Wednesday

29th Jun 2022

Parliament to get extra observer MEPs from 12 countries

The European Parliament on Wednesday (25 November) paved the way to taking on a further 18 MEPs. But they will not be allowed to vote or speak in the plenary until EU governments agree and ratify a legal basis for their full mandate.

The newcomers will be allowed to speak in committee meetings, but won't have the right to table amendments, draft reports, vote or speak in the plenary. Their limited powers are a result of the legal complications following the transition from EU's old rulebook to the Lisbon Treaty, which will come into force next Tuesday (1 December).

Read and decide

Join EUobserver today

Become an expert on Europe

Get instant access to all articles — and 20 years of archives. 14-day free trial.

... or subscribe as a group

  • The EU parliament awaits 18 'observer' MEPs from a dozen countries (Photo: European Parliament)

When the reform treaty was drafted, EU governments decided to expand the legislature from 736 to 751 members, so as to reflect the enlarged union. Elections for the current European Parliament took place in June, however, when the Lisbon Treaty's future was still uncertain following its rejection by referendum in Ireland.

Some countries benefitting from the extra seats, such as Spain or Sweden, elected "reserve MEPs" who will take their observer status as soon as national governments take a decision on the matter. But others, notably France, did not. This complicates the matter even further, as they are now likely to send national parliamentarians as observers and hold early European elections for the extra seats once the legal basis for their full powers is in place.

British Liberal MEP Andrew Duff tried to push through an amendment that would have allowed the parliament decide on how to select the observers, not the member states. The move failed to gather the necessary majority, however.

As to the length of the observer status, the cumbersome legal procedures among member states could "take some while," an EU diplomat told this website. A special so-called intergovernmental conference comprising of all EU leaders as well as the heads of the bloc's institutions will be needed to alter the number of seats in the parliament.

The protocol will then have to be ratified by all member states, either as an annex to the Croatian accession treaty or as a document in itself.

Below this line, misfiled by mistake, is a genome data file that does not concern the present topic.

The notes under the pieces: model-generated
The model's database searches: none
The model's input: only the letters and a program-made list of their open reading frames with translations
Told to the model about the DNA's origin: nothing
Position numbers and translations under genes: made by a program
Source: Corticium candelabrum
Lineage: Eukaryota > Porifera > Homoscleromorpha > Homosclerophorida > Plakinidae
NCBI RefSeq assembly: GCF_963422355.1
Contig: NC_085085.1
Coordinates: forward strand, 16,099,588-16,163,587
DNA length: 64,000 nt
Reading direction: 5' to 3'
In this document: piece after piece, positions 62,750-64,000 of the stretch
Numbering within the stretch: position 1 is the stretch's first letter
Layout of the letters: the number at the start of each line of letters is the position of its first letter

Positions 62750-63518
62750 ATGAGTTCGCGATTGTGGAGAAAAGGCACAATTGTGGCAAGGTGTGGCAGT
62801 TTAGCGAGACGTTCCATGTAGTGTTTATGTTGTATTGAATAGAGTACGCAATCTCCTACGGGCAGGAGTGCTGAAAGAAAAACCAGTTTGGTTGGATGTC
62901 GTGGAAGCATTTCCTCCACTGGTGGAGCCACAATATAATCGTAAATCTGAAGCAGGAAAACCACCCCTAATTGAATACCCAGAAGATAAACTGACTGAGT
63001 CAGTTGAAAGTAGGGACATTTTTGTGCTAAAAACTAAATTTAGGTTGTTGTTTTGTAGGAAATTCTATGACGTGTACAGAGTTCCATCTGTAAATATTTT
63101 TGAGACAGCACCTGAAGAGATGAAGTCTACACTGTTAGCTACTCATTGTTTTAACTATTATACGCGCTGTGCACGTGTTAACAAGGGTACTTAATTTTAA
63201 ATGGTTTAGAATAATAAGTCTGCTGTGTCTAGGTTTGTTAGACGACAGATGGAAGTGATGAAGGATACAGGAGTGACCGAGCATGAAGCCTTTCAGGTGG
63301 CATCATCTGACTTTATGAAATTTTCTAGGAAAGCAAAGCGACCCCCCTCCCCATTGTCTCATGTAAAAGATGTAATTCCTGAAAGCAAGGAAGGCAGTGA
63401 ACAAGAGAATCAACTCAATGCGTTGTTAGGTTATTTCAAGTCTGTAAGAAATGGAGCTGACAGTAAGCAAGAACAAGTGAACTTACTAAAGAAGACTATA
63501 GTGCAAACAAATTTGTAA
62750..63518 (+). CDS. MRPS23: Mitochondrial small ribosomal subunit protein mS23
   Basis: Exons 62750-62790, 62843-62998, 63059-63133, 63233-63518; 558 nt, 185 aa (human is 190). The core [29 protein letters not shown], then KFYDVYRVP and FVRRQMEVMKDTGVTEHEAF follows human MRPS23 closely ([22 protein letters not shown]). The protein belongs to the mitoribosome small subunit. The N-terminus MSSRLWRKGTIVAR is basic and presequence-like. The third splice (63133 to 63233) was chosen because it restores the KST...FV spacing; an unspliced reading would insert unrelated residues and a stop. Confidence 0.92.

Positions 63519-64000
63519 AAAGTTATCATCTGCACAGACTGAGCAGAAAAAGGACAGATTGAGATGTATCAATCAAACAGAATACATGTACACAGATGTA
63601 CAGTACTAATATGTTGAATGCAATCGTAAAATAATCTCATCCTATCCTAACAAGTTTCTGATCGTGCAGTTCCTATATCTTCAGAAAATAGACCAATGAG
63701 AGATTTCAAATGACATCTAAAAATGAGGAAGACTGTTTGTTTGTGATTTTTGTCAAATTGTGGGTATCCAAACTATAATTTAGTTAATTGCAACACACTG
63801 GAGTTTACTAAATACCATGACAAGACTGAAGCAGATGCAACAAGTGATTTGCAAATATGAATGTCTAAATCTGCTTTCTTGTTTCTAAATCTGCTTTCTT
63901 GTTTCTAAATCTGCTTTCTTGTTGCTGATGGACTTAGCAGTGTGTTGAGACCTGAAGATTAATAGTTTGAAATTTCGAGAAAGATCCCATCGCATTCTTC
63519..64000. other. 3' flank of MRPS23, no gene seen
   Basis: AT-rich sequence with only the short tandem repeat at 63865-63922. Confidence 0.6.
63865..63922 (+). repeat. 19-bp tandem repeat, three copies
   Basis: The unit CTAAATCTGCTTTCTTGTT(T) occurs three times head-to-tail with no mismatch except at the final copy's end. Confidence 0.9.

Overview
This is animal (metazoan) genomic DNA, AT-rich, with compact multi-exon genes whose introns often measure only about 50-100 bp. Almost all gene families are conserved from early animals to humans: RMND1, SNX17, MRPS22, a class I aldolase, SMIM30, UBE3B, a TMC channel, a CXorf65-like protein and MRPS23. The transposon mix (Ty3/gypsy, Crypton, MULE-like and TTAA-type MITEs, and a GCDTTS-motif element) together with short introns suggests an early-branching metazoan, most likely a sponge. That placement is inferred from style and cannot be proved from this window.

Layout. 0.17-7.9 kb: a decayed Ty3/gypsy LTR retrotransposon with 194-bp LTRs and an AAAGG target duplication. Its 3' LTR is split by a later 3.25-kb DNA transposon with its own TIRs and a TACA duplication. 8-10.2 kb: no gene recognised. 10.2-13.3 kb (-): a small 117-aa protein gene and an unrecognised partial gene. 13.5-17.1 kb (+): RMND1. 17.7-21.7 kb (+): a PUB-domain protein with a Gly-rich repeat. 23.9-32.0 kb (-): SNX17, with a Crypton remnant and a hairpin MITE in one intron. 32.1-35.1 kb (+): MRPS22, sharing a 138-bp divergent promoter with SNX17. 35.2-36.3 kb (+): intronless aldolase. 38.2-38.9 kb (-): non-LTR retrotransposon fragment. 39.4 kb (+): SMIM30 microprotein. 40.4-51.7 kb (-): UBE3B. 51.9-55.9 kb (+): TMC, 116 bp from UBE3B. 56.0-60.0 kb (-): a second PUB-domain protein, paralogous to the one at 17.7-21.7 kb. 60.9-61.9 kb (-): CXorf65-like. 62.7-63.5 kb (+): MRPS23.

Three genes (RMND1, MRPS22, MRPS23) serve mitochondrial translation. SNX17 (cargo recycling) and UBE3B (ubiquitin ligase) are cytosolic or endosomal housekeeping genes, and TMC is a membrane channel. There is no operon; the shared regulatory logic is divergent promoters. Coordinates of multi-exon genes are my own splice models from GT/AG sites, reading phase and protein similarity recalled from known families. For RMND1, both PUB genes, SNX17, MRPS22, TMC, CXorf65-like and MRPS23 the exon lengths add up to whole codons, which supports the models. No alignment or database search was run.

So far, it is unclear if the Swedish EU presidency will call for this extra summit by the end of this year or if it will rather be a matter for the next rotating presidency, chaired by Spain, and the new permanent president of the EU council, Herman Van Rompuy.

Before joining the EU in 2004 and 2007, new member states from eastern Europe and the Mediterranean also had "observer" MEPs sent by national parliaments.

In 2004, the 10 countries joined in May and held regular elections in June, together will all the other older member states. In 2007, when Bulgaria and Romania joined, they held early European elections after several months in which the observers were simply "transformed" to full MEPs.

EU opens door to Ukraine in 'geopolitical' summit

EU leaders will also discuss eurozone issues with European Central Bank president Christine Lagarde, as more and more leaders are worried about voters' distress at soaring inflation.

Opinion

The euro — who's next?

Bulgaria's target date for joining the eurozone, 1 January 2024, seems elusive. The collapse of Kiril Petkov's government, likely fresh elections, with populists trying to score cheap points against the 'diktat of the eurocrats', might well delay accession.

News in Brief

  1. New president for European Committee of the Regions
  2. Gas flows from Spain to Morocco, after Western Sahara row
  3. BioNTech, Pfizer test 'universal' coronavirus vaccine
  4. UK sanctions second-richest Russian businessman
  5. Hungary permits emergency supervision of energy firms
  6. Bulgaria expels 70 alleged Russian spies
  7. EU Commission told to improve CAP data analytics
  8. Scotland pushes for second independence vote in 2023

Stakeholders' Highlights

  1. Nordic Council of MinistersEmerging journalists from the Nordics and Canada report the facts of the climate crisis
  2. Council of the EUEU: new rules on corporate sustainability reporting
  3. Nordic Council of MinistersNordic ministers for culture: Protect Ukraine’s cultural heritage!
  4. Reuters InstituteDigital News Report 2022
  5. EFBWW – EFBH – FETBBHow price increases affect construction workers
  6. Nordic Council of MinistersNew Nordic think tank examines influence of tech giants

Latest News

  1. EU Commission says it cannot find messages with Pfizer CEO
  2. EU ministers sign off on climate laws amid German infighting
  3. EU presidency still looking for asylum relocation pledges
  4. Finland and Sweden to join Nato, as Erdoğan drops veto
  5. The euro — who's next?
  6. One rubicon after another
  7. Green crime-fighting boss urgently required, key MEP says
  8. G7 leaders want price cap on Russian oil

Join EUobserver

Support quality EU news

Join us